The file size for an S-Log is exactly the same as it is with standard gammas (assuming the same codec/bit depth is used). Standard gammas give 9 stops, cinegammas 11.5 stops and S-Log 13 stops. In all cases there is no surplus or spare data, the file size does not change, so how do you think the engineers managed to squeeze 13 stops instead of the original 9 stops of a standard gamma into the same sized file? Answer: More compression. Do you compress the important mid range and skin tones or do you compress the highlights where people tend not to notice issues? Answer: Highlights. It turns out that if you use log based compression this works well as it follows the log response of the human visual system. But you MUST remember that the camera and the TV/Monitor are linear devices, it is only the bit in between that is log. So you record using log, but then have to convert that log back to linear (or at least a near linear standard power law gamma) in post to make it look right. So now what's going on with your brighter stops? Your taking your log sized 70ish bits per stop and expanding that to the required 200ish bits for the brightest stops. There's a shortfall of 130ish bits of data, data discarded during capture, lost picture information, but provided it's in the highlights it doesn't really matter as our own visual system won't notice highlight issues. Over expose while shooting however and then you can run into issues such as plastic looking skin etc.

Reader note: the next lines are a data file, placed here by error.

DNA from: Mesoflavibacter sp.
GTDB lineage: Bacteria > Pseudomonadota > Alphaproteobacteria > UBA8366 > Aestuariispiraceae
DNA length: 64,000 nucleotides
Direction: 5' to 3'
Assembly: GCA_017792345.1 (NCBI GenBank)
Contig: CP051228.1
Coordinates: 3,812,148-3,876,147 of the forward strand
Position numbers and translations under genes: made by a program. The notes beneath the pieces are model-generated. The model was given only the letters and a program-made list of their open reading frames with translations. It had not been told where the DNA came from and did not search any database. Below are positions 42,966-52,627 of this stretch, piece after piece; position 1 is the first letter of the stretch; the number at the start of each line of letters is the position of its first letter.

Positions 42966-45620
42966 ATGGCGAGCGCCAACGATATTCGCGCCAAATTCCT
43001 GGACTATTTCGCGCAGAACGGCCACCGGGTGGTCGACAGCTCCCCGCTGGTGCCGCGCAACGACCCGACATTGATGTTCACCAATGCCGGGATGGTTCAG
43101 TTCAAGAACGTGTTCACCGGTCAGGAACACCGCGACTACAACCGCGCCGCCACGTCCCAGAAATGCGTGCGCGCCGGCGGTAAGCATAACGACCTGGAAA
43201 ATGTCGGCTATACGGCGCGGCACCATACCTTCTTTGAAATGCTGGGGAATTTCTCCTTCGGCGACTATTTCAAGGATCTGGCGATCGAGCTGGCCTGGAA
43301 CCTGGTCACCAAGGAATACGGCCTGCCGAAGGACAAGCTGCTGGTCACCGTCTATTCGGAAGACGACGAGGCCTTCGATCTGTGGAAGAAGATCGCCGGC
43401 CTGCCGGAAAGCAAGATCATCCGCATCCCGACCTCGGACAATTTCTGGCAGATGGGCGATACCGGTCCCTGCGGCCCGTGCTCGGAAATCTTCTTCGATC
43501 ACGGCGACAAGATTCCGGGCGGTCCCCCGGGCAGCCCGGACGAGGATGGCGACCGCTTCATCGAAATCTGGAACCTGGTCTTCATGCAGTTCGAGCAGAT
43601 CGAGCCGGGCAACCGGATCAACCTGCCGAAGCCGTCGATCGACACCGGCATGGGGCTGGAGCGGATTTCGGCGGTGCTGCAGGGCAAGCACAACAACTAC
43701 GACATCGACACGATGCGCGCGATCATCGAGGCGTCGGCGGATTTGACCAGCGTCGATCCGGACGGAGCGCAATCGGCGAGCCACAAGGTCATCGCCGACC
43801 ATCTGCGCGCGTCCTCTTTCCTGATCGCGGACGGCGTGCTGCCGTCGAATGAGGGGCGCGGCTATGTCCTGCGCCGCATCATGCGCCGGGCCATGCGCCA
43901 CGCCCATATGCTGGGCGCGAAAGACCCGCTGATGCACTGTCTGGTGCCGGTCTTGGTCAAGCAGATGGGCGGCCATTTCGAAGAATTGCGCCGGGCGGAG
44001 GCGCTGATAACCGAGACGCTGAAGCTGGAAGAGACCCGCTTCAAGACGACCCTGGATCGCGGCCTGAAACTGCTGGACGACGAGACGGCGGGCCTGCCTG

If as you assert, log is not adding compression then there would be no need for linear raw. But if you have ever worked with linear data you will know exactly how much more picture information there is in the highlights in linear data than there is in log. You will know that with linear you can expose a face anywhere in the exposure range and provided it isn't clipped it will grade perfectly. This is definitely not the case with log and we have seen plenty of examples on this board of exactly this. Over expose a face and it can be very difficult to make it look nice. While you can grade the face to a normal levels, the skin looks odd if it's been over exposed, why? Because the extra compression in the higher stops means that you loose the subtle textures that make a face look real and not like plastic.

If you still think I'm wrong then you might want to read through Adam Wilts article on log http://provideocoalition.com/aadams/...amma_curves/P3